State attorneys general probing Instagram’s effects on kids

State attorneys general probing Instagram’s effects on kids

A collection of state attorneys general is looking into Instagram’s effects on children and young adults, claiming that its parent company, Facebook — now known as Meta Platforms — ignored internal research concerning the physical and mental health risks it posed to young people.

A bipartisan group of attorneys general from California, Florida, Kentucky, Massachusetts, Nebraska, New Jersey, Tennessee, and Vermont is leading the probe. It comes after a series of damning newspaper reports, the first of which was published by The Wall Street Journal and found that the company was aware of the harms Instagram can cause teenagers, particularly teen girls, in terms of mental health and body image issues, based on the company’s own research.

Since then, a group of news organisations, including The Associated Press, have published their own reports based on leaked information from whistleblower Frances Haugen, who has testified before Congress and a British parliamentary committee about what she discovered.

“For far too long, Meta has overlooked the devastation that Instagram is doing on our children’s and teens’ mental health and well-being,” said California Attorney General Rob Bonta. “It’s time to call it quits. We’ve launched this countrywide inquiry to learn more about Meta’s efforts to encourage young Californians to utilise this social media platform – and to see if Meta broke the law in doing so.”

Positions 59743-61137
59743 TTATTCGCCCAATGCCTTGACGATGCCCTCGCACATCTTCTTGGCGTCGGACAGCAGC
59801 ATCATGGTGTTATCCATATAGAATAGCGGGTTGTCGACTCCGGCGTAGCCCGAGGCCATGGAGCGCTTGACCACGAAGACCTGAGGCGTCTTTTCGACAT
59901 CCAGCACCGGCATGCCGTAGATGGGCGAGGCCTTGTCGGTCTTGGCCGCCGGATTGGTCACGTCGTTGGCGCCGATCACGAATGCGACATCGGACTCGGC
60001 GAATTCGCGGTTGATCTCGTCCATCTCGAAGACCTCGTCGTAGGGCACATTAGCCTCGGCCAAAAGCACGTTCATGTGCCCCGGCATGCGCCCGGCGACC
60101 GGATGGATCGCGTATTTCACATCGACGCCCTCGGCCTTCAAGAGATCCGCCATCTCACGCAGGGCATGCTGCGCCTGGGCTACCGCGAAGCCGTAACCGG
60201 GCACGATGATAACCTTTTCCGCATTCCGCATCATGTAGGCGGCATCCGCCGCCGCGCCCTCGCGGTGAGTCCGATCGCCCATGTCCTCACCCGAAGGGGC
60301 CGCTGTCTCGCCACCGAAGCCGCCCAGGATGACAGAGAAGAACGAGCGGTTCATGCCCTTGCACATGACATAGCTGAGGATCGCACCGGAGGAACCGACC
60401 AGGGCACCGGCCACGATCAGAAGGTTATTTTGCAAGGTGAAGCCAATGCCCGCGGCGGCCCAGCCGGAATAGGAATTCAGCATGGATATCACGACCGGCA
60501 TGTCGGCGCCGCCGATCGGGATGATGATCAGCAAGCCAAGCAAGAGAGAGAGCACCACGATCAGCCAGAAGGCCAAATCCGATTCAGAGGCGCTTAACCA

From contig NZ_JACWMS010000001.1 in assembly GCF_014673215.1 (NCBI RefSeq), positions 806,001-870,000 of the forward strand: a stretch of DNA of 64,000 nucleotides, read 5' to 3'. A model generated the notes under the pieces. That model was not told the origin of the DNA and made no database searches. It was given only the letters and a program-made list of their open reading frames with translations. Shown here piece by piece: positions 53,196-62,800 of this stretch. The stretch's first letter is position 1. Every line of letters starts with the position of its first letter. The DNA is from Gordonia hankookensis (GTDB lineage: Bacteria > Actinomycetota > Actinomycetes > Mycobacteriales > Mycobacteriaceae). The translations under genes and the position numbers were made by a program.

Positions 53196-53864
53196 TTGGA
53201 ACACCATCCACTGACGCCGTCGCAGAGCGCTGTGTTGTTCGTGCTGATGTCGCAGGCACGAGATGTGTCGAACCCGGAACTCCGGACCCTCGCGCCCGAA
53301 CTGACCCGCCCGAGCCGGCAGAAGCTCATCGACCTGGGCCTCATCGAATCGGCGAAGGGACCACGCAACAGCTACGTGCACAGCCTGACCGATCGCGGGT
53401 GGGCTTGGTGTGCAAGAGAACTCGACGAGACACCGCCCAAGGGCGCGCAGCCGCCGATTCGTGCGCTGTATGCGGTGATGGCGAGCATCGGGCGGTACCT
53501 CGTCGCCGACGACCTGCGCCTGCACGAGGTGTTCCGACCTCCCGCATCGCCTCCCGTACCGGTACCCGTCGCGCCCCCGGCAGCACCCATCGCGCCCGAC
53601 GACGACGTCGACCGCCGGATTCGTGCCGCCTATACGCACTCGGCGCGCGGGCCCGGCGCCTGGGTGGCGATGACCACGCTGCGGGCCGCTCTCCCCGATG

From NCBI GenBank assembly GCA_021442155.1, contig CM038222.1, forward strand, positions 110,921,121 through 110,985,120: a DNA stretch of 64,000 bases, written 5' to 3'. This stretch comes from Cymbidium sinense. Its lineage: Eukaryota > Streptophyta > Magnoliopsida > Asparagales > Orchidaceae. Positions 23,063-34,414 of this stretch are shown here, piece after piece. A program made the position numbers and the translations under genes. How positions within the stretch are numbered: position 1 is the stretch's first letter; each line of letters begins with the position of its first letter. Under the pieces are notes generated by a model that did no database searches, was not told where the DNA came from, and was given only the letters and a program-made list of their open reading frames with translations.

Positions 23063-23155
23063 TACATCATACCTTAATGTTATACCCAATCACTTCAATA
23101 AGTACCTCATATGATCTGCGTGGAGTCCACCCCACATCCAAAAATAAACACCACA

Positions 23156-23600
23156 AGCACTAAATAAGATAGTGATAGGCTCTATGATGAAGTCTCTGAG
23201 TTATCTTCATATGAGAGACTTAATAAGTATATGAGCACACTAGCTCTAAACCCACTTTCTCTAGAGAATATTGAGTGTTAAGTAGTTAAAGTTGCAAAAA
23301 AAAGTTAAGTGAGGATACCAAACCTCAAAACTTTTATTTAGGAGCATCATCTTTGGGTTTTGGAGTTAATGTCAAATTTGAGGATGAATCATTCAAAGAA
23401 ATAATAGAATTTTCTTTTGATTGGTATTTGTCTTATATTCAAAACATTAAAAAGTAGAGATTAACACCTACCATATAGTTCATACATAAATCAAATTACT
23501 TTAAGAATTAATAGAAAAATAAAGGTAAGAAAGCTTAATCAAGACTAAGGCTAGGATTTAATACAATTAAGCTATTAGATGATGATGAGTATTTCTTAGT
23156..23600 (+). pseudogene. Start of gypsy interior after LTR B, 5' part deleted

The research focuses on Meta’s tactics for keeping young people on its platforms, as well as the dangers that too much time spent on Instagram might cause.

Meta spokesperson Liza Crenshaw called the allegations “false” and said they show “a deep ignorance of the facts” in a statement.

“While issues in protecting young people online affect the entire business,” Crenshaw said in the statement, “we’ve led the industry in addressing bullying and aiding kids battling with suicide thoughts, self-injury, and eating disorders.”

The state probes come after a lawsuit filed by Ohio’s largest public employee pension fund, saying that Meta violated federal securities law by intentionally misleading the public about the harmful effects of its social platforms and the algorithms that power them.

The Ohio Public Employees Retirement System contends that Facebook hid unpleasant information regarding how the business has controlled those algorithms, as well as the efforts it claimed it was doing to safeguard the public, in a complaint filed by the Ohio Public Employees Retirement System.